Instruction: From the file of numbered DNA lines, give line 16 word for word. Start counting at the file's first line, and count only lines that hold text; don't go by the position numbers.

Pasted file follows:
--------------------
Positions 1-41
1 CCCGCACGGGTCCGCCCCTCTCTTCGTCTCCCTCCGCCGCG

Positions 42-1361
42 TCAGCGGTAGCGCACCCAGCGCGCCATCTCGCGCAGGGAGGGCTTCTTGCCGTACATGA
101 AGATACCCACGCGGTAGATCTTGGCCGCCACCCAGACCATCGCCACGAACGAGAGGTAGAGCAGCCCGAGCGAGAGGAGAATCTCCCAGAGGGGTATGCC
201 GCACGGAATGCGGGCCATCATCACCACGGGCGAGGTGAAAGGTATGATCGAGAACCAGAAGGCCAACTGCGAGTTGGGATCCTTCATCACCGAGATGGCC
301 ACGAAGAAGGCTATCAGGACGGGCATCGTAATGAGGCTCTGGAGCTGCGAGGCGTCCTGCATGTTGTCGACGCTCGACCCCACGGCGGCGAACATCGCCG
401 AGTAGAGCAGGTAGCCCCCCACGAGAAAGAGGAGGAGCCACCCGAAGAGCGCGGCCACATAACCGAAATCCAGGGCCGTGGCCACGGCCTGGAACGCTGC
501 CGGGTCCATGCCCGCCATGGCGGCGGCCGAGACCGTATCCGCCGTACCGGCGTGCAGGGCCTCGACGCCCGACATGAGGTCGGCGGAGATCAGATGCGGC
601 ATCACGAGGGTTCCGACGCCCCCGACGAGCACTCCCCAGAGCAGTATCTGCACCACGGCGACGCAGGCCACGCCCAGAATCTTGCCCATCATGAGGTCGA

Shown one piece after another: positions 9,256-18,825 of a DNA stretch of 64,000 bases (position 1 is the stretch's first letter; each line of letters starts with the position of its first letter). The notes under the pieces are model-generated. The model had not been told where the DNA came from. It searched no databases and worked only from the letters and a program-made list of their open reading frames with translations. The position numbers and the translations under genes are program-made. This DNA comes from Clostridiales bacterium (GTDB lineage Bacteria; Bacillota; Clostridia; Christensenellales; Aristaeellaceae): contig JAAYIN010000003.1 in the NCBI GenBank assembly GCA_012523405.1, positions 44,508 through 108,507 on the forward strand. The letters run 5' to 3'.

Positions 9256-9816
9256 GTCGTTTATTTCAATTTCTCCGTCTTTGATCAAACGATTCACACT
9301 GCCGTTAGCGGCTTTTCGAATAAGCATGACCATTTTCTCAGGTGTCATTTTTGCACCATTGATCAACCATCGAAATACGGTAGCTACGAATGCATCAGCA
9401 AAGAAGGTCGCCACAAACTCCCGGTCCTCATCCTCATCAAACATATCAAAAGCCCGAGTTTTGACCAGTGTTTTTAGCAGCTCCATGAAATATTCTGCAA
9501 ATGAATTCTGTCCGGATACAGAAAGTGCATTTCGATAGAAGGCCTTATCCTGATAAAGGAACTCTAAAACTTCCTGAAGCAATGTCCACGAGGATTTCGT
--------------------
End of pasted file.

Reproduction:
9501 ATGAATTCTGTCCGGATACAGAAAGTGCATTTCGATAGAAGGCCTTATCCTGATAAAGGAACTCTAAAACTTCCTGAAGCAATGTCCACGAGGATTTCGT